Independently, Petigura, Howard and Marcy focused on the 42,000 stars that are like the sun or slightly cooler and smaller, and found 603 candidate planets orbiting them. Only 10 of these were Earth-size, that is, one to two times the diameter of Earth and orbiting their star at a distance where they are heated to lukewarm temperatures suitable for life. The team's definition of habitable is that a planet receives between four times and one-quarter the amount of light that Earth receives from the sun.

A census of extrasolar planets

What distinguishes the team's analysis from previous analyses of Kepler data is that they subjected Petigura's planet-finding algorithms to a battery of tests in order to measure how many habitable zone, Earth-size planets they missed. Petigura actually introduced fake planets into the Kepler data in order to determine which ones his software could detect and which it couldn't.

"What we're doing is taking a census of , but we can't knock on every door. Only after injecting these fake planets and measuring how many we actually found, could we really pin down the number of real planets that we missed," Petigura said.

Analysis of four years of precision measurements from Kepler shows that 22±8% of Sun-like stars may have Earth-sized planets in the habitable zone. Credit: Erik A. Petigura.

Accounting for missed planets, as well as the fact that only a small fraction of planets are oriented so that they cross in front of their host star as seen from Earth, allowed them to estimate that 22 percent of all sun-like stars in the galaxy have Earth-size planets in their .

"The primary goal of the Kepler mission was to answer the question, When you look up in the night sky, what fraction of the stars that you see have Earth-size planets at lukewarm temperatures so that water would not be frozen into ice or vaporized into steam, but remain a liquid, because liquid water is now understood to be the prerequisite for life," Marcy said. "Until now, no one knew exactly how common potentially were around Sun-like stars in the galaxy."

All of the potentially habitable planets found in their survey are around K stars, which are cooler and slightly smaller than the sun, Petigura said. But the team's analysis shows that the result for K stars can be extrapolated to G stars like the sun. Had Kepler survived for an extended mission, it would have obtained enough data to directly detect a handful of Earth-size planets in the habitable zones of G-type stars.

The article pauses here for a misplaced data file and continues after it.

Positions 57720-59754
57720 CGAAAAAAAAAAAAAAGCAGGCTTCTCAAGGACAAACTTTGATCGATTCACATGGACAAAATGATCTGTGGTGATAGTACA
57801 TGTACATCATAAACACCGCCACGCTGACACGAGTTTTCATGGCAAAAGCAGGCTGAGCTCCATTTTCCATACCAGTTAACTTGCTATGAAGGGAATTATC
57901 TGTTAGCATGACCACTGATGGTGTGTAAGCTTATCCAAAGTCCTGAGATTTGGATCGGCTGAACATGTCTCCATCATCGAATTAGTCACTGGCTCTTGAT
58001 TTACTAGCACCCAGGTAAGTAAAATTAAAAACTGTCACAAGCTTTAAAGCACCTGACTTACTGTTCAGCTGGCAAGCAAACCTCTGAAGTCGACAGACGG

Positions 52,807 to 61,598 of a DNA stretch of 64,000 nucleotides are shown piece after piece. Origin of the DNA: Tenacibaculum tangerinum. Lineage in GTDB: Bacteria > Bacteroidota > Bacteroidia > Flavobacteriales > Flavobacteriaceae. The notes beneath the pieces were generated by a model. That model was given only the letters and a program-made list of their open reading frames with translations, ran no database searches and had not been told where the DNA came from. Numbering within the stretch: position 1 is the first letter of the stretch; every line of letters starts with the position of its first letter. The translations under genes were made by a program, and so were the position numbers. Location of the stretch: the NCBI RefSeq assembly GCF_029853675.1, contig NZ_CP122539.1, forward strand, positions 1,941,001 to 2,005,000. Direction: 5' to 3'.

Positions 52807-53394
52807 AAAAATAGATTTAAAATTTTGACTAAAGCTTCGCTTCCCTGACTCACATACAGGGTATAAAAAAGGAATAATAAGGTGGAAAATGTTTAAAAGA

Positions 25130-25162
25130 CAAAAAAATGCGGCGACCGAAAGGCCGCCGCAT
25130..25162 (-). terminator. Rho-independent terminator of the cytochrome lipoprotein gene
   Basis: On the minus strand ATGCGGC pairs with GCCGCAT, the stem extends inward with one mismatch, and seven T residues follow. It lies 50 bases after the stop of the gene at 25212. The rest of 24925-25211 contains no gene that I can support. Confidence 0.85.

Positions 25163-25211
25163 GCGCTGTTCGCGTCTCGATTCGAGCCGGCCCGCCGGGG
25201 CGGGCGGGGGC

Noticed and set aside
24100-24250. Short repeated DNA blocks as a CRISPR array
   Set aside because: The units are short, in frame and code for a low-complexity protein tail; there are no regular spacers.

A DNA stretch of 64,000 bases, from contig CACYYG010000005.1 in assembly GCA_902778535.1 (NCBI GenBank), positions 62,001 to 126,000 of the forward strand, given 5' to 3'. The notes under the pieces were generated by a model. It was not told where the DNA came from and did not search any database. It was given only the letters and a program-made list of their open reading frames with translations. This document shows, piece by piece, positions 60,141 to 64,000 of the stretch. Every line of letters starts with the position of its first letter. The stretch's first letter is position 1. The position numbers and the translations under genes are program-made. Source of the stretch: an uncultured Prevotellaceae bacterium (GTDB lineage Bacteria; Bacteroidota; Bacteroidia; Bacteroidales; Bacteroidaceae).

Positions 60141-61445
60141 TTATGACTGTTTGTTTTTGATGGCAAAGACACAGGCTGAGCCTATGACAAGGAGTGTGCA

"If the stars in the Kepler field are representative of stars in the solar neighborhood, … then the nearest (Earth-size) planet is expected to orbit a star that is less than 12 light-years from Earth and can be seen by the unaided eye," the researchers wrote in their paper. "Future instrumentation to image and take spectra of these Earths need only observe a few dozen nearby stars to detect a sample of Earth-size planets residing in the habitable zones of their host stars."

In January, the team reported a similar analysis of Kepler data for scorched planets that orbit close to their . The new, more complete analysis shows that "nature makes about as many planets in hospitable orbits as in close-in orbits," Howard said.

Explore further: How common are earths around small stars?

More information: "Prevalence of Earth-size planets orbiting Sun-like stars," by Erik A. Petigura, Andew W. Howard, and Geoffrey W. Marcy. www.pnas.org/cgi/doi/10.1073/pnas.1319909110

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discouragedinMI
1.4 / 5 (23) Nov 04, 2013
So they haven't answered it yet. They only have a "guess" at an upper bound.

NEXT!
Jeweller
1.5 / 5 (15) Nov 04, 2013
It's beginning to look like there will not be another planet exactly like Earth in our Galaxy.
It would have to have exactly the same
gravity
tilt
temperature
climate
orbit
moon
to have even similar life forms
I don't think it's likely at all.
Shootist
2.7 / 5 (21) Nov 04, 2013
It's beginning to look like there will not be another planet exactly like Earth in our Galaxy.
It would have to have exactly the same gravity tilt temperature climate orbit moon to have even similar life forms. I don't think it's likely at all.


exactly is too narrow a word.

Similar enough that you could walk in your shirtsleeves on its surface without suffering ill effect, 10s of thousands, anyway.
beleg
1.4 / 5 (9) Nov 04, 2013
Not if you make an opposite assumption:
No star exists that is completely void of any orbital held celestial object.
Why stop there? No planet is completely void of any orbital held celestial object.
No moon...etc., etc.,
GSwift7
3.3 / 5 (6) Nov 04, 2013
That's still rather staggering in terms of getting from one to another. You couldn't travel one way to anything 12 LY away with any propulsion concept on the drawing board in the time since the beginning of human civilation. We really need a propulsion breakthrough that makes everything we have ever thought of look like paper airplanes before we can even think about sending a probe.

And as suggested in previous comments, since only a fraction of that 22% will truely be hospitable to humans, that makes finding one of them something like looking for a particular grain of sand at the bottom of the ocean.
dogbert